Live Fast, Die Young
Africa's fleet-footed patas monkeys move, eat, reproduce and reach the ends of their lives--all at high speed
- Lynne Isbell
- Jun 01, 2006
PATAS MONKEYS are superlative primates. When I said this in a scientific paper, one of my reviewers thought I was being a chauvinist for my study species--I have studied these monkeys in Kenya's Laikipia district for more than a decade. Still, I insisted: Patas monkeys are superlative in the true sense of the word. They are the fastest primates on Earth. They also roam over a large range, reproduce at an earlier age and die younger than any other primates of their size.
Patas monkeys (Erythrocebus patas) are superlative because they have to be. They live in the grasslands and woodland-savannahs south of the Sahara Desert. With virtually no tall trees in which to hide, they must rely on speed to escape predators such as leopards. And while male patas monkeys have the longest canine teeth of all the African long-tailed monkeys--superlative again--they are usually used not against predators but against each other.
Since only one adult male patas monkey stays with a group of females and their young, there is intense competition among males for that role. During my time in Kenya, only one male stayed with a group longer than a year: a tough character my colleagues and I called Raphael. He threatened my team of observers and used his canines to slice open the belly of a "prodigal son," Alpine, who was born into the group, left at sexual maturity and had recently returned--possibly just to visit, since the females in the group were unlikely to mate with a natal male. Just before the assault, Alpine was being peacefully groomed by several females, something we had never seen before when a new male attempted to enter a group. Raphael could not abide the competition and attacked. With entrails dangling, Alpine fled to his grave, an aardvark hole where he sought refuge from his attacker. Raphael eventually disappeared one night--the timing a sure sign of leopard predation. His canines had finally met a larger set, but I'll bet he gave the leopard a good fight.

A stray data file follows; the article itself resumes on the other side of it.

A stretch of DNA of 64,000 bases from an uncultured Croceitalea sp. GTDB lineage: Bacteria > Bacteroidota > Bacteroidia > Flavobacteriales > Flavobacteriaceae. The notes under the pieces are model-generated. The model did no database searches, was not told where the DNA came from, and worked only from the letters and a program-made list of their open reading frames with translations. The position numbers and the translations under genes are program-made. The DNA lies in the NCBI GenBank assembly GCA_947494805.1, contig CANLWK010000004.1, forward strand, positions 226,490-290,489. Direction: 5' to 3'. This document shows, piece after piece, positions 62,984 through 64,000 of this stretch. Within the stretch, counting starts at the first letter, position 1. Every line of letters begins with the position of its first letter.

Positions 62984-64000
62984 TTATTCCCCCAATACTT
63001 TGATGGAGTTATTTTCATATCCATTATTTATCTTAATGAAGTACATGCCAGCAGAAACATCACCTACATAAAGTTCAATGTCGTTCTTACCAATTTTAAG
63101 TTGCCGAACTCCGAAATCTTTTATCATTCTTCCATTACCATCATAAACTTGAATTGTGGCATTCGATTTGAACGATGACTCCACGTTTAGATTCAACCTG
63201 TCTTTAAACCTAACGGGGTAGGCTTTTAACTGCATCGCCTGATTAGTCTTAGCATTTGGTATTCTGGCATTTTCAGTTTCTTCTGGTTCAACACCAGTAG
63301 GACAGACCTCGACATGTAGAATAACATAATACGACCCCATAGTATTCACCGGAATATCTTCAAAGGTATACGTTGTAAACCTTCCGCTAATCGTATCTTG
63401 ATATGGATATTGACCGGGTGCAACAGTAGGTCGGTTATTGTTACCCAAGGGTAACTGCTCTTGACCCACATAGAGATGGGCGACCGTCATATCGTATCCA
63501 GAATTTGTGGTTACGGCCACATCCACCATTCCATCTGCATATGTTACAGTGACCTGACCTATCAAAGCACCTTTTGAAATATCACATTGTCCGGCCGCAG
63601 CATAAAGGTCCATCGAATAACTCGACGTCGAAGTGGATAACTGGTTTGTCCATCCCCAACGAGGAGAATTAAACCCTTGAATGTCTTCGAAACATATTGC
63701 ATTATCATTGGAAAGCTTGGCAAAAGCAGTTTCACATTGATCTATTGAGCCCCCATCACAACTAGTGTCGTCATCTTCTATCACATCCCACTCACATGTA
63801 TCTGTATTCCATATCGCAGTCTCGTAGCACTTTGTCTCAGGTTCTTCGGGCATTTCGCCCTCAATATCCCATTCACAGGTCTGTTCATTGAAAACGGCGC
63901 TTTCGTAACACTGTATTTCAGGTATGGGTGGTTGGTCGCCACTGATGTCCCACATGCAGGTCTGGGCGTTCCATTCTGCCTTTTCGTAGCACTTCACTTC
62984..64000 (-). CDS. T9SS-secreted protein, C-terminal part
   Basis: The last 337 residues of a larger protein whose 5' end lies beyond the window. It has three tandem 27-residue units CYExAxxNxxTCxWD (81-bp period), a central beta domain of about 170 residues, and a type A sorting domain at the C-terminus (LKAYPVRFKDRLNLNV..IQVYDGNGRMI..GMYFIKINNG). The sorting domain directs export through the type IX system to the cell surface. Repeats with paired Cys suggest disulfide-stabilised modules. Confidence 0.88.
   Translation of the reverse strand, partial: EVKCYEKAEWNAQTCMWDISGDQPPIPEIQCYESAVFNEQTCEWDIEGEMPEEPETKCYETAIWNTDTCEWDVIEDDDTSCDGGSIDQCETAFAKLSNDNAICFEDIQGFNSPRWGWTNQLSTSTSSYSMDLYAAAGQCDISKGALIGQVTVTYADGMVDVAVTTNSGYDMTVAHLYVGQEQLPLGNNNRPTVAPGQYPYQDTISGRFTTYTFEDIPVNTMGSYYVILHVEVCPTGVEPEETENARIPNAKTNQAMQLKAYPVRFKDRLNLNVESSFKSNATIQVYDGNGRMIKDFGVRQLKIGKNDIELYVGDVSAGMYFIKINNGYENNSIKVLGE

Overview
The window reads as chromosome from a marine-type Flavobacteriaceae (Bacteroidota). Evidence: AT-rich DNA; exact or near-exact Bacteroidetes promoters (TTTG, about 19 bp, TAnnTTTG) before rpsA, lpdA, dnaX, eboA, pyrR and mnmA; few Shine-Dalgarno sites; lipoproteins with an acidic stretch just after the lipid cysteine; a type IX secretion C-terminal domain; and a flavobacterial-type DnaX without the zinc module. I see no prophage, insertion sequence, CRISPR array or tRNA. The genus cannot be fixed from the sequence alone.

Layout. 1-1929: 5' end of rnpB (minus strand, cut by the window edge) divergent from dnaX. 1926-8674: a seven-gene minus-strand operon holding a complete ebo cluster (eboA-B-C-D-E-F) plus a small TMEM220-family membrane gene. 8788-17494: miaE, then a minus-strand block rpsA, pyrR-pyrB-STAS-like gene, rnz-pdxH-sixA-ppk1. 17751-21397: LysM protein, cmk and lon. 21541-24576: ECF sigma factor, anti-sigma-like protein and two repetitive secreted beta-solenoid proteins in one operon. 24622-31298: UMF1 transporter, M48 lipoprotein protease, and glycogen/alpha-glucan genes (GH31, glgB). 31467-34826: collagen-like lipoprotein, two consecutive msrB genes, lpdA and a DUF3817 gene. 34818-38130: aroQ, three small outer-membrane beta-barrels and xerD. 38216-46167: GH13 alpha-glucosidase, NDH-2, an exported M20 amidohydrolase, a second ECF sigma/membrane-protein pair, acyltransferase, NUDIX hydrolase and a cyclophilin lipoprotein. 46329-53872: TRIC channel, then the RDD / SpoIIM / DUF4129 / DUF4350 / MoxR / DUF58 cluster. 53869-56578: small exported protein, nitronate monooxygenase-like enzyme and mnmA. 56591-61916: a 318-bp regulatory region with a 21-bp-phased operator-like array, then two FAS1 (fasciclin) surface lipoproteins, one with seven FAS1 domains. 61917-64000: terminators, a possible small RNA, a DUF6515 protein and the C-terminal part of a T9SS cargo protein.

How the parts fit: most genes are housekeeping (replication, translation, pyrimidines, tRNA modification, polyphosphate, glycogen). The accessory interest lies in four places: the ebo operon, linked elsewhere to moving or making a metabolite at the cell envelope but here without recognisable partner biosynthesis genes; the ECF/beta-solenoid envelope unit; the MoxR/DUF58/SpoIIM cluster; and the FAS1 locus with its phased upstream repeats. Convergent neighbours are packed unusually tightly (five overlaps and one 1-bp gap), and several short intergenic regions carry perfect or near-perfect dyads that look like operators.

In their quest for survival, patas monkeys--whose broad range extends across central Africa from Senegal to Tanzania--are up against not only predators and each other but also their own brief natural life spans. Primates about the size of domestic cats, such as patas monkeys, normally live at least as long as those felines--somewhere around fifteen years. Not patas monkeys. At my study site, females that managed to live long enough to reproduce survived only four years, on average (since males disperse in adolescence and are difficult to track, we can't be sure of their life span). This could be the shortest natural life span of any primate species outside Madagascar. Despite having the ability to reproduce very young--at three years old, on average--such a short life means that each female patas monkey can be expected to produce only two offspring before she dies. This means one daughter and one son, on average. If her daughter also lives at least four years, a mother will only replace herself. Barring major disasters such as a burst of predator attacks or an outbreak of disease, this level of replacement is still enough to maintain a group of patas monkeys. Her son, on the other hand, will not contribute to her group but will leave at sexual maturity. He may live a solitary life, only occasionally and briefly entering other groups. Or he may find a new group, chase off the resident male and sire his own offspring--but only if he is superlative.
Lynne Isbell is a professor of anthropology at the University of California-Davis.